So eventually the four of us all trundled our bags across the road and checked into our hotel, imaginatively called "l'Otel" which for the less worldly among us translates loosely as "The Hotel".
The staff had put about as much creativity into the decor of this hotel as they had it's name, but that didn't worry us. It was 11pm and we were all sick and tired of all the stress of dealing with trains and SNCF, but despite being weary, we were also still wide awake.
So I tried a trick I was shown by a Russian fireman on the trans-siberian railway. Here was my chance to do something in front of 3 strangers that I probably wouldn't do back in Australia. It's a pretty simple trick. It just involves pulling a hip flask of vodka and 4 shot glasses out of my bag and offering everyone a drink. But the trick is in the approach. You must be friendly and approachable, but you don't want to really give them a choice.

And so the night turned from total disaster into a great night of laughter, and four stranded travelers became friends, if only for a night.
Thanks to my Finnish and Estonian friends I was lucky to be carrying a fully-stocked bottle shop with me at the time, so we drank some Estonian Vanna Tallinn, some Finnish Salmaikki, and some good old Russian Vodka. These new French friends of mine probably thought I was an alcoholic, but who cares. Take that SNCF! It takes more than your incompetence to ruin our day. Epic win.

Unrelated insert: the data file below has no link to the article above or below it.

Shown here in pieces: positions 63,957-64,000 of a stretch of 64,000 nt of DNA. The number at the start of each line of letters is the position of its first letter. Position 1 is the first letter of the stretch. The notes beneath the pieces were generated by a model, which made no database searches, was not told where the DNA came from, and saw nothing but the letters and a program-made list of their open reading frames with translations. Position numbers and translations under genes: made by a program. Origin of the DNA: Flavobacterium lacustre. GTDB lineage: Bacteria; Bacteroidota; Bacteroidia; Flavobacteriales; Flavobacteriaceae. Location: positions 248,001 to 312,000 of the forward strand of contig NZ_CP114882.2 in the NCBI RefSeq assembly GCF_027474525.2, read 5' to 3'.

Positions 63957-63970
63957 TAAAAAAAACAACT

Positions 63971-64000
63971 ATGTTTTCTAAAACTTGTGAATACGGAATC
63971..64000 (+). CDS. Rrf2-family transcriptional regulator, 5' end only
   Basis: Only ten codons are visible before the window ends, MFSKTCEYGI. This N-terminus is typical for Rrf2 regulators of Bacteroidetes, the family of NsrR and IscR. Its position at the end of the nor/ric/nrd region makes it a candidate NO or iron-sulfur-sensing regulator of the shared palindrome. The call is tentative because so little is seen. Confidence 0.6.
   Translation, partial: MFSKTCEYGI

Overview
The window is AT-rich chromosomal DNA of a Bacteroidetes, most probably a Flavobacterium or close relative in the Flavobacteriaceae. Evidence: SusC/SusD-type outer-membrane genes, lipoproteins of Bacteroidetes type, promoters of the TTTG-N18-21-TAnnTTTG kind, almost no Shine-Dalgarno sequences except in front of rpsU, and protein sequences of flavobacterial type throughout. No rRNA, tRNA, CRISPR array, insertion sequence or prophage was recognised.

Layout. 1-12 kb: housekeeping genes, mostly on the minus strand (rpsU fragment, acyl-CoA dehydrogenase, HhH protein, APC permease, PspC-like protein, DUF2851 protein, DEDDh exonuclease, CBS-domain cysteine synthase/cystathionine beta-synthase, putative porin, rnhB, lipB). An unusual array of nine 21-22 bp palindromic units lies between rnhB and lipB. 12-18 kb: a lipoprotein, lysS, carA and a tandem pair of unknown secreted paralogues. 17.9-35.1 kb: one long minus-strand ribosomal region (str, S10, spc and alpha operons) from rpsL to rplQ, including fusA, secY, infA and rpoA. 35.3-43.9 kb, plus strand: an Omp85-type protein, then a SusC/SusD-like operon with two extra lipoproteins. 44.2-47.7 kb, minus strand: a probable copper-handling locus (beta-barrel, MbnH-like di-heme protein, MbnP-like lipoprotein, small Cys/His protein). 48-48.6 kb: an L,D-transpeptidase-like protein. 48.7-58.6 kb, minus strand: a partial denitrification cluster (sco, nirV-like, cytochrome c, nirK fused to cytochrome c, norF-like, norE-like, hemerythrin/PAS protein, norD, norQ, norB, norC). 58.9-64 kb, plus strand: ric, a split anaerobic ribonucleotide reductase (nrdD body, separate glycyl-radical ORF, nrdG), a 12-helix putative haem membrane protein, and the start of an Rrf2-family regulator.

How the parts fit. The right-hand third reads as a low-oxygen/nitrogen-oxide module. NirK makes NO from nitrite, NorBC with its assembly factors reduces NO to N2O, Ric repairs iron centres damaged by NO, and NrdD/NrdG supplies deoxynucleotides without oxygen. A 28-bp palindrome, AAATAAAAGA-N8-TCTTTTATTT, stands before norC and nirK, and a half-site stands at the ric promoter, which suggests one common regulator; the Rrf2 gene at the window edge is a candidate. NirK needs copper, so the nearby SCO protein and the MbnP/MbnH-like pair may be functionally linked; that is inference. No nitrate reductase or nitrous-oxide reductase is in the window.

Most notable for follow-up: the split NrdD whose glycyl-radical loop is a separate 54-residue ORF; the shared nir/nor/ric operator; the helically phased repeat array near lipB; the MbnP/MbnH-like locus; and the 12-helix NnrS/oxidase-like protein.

I slept in the next morning and checked out of the hotel around noon. Then spent a few hours wandering around Montpellier, grabbing some lunch at the christmas market and even looking at a very cool exhibition by the American photographer Ralph Eugene Meatyard.
Then I wandered back to the train station thinking the 2 minute job of organizing a replacement ticket for today should take no longer than 40 minutes (allowing for language barriers and miscellaneous holdups). But of course I was being too optimistic, and after 55 minutes of queuing and trying to explain things, I missed the train I was hoping to get. There was another (slower) train just 30 minutes later which I caught, but it was just enough to give SNCF the last laugh. Fail.

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1 comment:

  1. I got stranded in Scunthorpe a few weeks ago (exotic sounding isn't it) and there was a BA flight attendant who had come back with Christmas gifts stranded with us, I was trying to persuade her to open the Grey Goose Vodka! She wasn't having it though!